For a small business taxation feels like an unwanted expense which may be seen to interfere with the running of the company’s affairs. Indeed it is often overlooked by directors that tax receipts are collected on behalf of Her Majesty’s Revenue and Customs (“HMRC”) and never comprise an additional cost - it is only when that tax collected is spent does the problem of paying that same money over to HMRC arise.
Tax arrears are one of the biggest cause of insolvency of small companies in the UK and HMRC is almost always invariably the largest creditor in the majority of company insolvencies.
In our experience these arrears are caused by the indirect or delayed nature of most tax liabilities, as most company’s trading costs are incurred and paid at the point of purchase and supply of the goods and services, so the tax liability to HMRC is not immediately payable and relies on an orderly accounting of such funds and the need to reserve them against future tax liabilities. Indeed, the tax regulations require a company and its directors to be self-governing in terms of calculating the tax, filing returns and making payments.
Not everyone’s business is structured in sufficient detail to make this easy to do, although it should be reiterated that every business owner and every director of a UK registered or unregistered company is expected to be competent enough to ensure that such legal obligations are met. Ignorance is no excuse.
HMRC as a creditor of your business
The obligation to pay sums due to HMRC is very different to the demands of an unsecured trade creditor who will (or should) very quickly let you if you are in arrears and may withhold supply of goods or services and press for early payment. It is as a result of this lack of immediate enforcement and reliance on the tax payer being sufficiently organised that often leads to HMRC being one of the more forgotten amongst unsecured creditors, especially following difficult trading situations.
Companies and businesses face a large range of tax liabilities which they are subject to but most commonly the taxes they are likely to face comprise Value Added Tax (“VAT”), Pay as You Earn and National Insurance Contributions (“PAYE/NIC”) and, for companies, Corporation Tax.
Enforcement by HMRC
Once tax falls into arrears, your business will face ever increasing competition as you will continue to face the requirement to provide for ongoing tax demands in addition to making arrangements to repay tax arrears.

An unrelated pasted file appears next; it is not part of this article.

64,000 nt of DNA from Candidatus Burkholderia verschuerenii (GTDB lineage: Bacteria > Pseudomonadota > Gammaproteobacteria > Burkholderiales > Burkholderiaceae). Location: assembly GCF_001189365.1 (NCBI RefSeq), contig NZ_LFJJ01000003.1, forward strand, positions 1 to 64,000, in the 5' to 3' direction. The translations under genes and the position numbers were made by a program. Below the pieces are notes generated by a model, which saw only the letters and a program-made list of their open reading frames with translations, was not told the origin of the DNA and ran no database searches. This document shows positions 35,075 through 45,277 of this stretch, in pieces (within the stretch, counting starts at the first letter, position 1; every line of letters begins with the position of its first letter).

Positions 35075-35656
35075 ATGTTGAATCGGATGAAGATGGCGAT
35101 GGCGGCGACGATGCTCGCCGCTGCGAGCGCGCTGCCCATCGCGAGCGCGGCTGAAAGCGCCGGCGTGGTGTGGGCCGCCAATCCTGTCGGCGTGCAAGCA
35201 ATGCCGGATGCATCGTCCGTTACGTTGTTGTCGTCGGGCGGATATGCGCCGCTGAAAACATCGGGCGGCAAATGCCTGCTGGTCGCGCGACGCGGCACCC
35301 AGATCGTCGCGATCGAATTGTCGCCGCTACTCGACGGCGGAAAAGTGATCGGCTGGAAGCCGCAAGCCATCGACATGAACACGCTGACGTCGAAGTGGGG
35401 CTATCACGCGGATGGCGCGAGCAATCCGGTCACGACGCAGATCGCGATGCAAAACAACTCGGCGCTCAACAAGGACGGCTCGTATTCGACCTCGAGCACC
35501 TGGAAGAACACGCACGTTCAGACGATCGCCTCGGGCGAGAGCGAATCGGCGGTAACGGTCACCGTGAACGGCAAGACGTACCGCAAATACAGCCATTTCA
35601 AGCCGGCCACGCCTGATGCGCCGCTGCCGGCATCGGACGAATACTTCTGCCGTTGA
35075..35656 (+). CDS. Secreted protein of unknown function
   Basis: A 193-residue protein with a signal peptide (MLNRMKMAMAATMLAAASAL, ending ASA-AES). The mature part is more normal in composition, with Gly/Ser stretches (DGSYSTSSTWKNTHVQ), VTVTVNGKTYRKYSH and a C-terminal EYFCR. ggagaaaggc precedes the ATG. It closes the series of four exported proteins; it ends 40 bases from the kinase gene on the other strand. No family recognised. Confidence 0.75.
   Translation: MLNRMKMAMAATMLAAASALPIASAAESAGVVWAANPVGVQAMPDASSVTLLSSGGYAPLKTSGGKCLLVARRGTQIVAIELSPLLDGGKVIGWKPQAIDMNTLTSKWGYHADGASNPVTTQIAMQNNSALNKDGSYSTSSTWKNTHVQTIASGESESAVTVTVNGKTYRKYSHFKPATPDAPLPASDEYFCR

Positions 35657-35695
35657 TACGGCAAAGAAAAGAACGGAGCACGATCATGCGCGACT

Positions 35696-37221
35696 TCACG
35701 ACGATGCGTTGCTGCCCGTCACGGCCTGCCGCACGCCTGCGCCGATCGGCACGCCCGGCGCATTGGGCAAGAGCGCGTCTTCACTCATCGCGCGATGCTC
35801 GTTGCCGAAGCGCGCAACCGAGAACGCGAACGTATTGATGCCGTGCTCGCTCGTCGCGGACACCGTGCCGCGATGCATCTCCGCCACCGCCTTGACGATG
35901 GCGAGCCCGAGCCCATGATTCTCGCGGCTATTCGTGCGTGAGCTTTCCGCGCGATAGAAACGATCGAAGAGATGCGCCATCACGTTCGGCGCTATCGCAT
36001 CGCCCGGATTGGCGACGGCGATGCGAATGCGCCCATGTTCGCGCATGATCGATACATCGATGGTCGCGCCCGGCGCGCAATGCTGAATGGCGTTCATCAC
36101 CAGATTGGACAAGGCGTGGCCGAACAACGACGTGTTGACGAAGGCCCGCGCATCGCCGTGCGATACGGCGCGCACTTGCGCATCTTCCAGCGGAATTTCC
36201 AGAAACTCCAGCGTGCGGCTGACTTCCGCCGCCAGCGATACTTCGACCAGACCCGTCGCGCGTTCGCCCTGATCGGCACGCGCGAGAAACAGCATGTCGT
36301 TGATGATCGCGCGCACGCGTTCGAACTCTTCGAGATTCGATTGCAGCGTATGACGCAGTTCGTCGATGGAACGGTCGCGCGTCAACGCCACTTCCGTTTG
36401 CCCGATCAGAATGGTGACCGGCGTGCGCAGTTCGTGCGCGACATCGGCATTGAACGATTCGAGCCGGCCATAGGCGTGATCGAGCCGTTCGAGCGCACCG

Equally, as a business owner, your efforts to mitigate your business’ exposure to tax may fall foul of legal changes to what is perceived as disguised remuneration and so it is important to ensure that you and your business’ tax affairs are managed properly, as the risk of enforcement by HMRC can have catastrophic effects.
There are a number of tools available to you if you act early on. At Francis Wilks & Jones we do not seek to advise you on all forms of taxation, which is the province of a company’s accountant, but seeks to address the problems you, your business or your company faces when seeking to deal with claims by HMRC, either as a result of difficult trading circumstances or as a result of tax schemes entered into.
For a Director or owner of an SME business, the following are links to pages which deal with some of the initial considerations you should have when considering your company’s tax planning strategy:
Whilst too many business owners and company directors tax is not the priority for their expanding empire, without seriously considering the implications of HMRC’s legal powers from the start your business will very quickly come to an end, with serious consequences for you personally.
At Francis Wilks & Jones we are able to advise on your options and/or assist with any legal matters arising in respect of the above taxes, particularly as a result of enforcement by HMRC and particularly with regard to the risk to you personally, whether you are a sole trader, partner or Director.
Please call any member of our Tax Disputes Team for your free consultation now on 0207 841 0390. Alternatively email us with your query at email@example.com and we will call you back at a time convenient for you.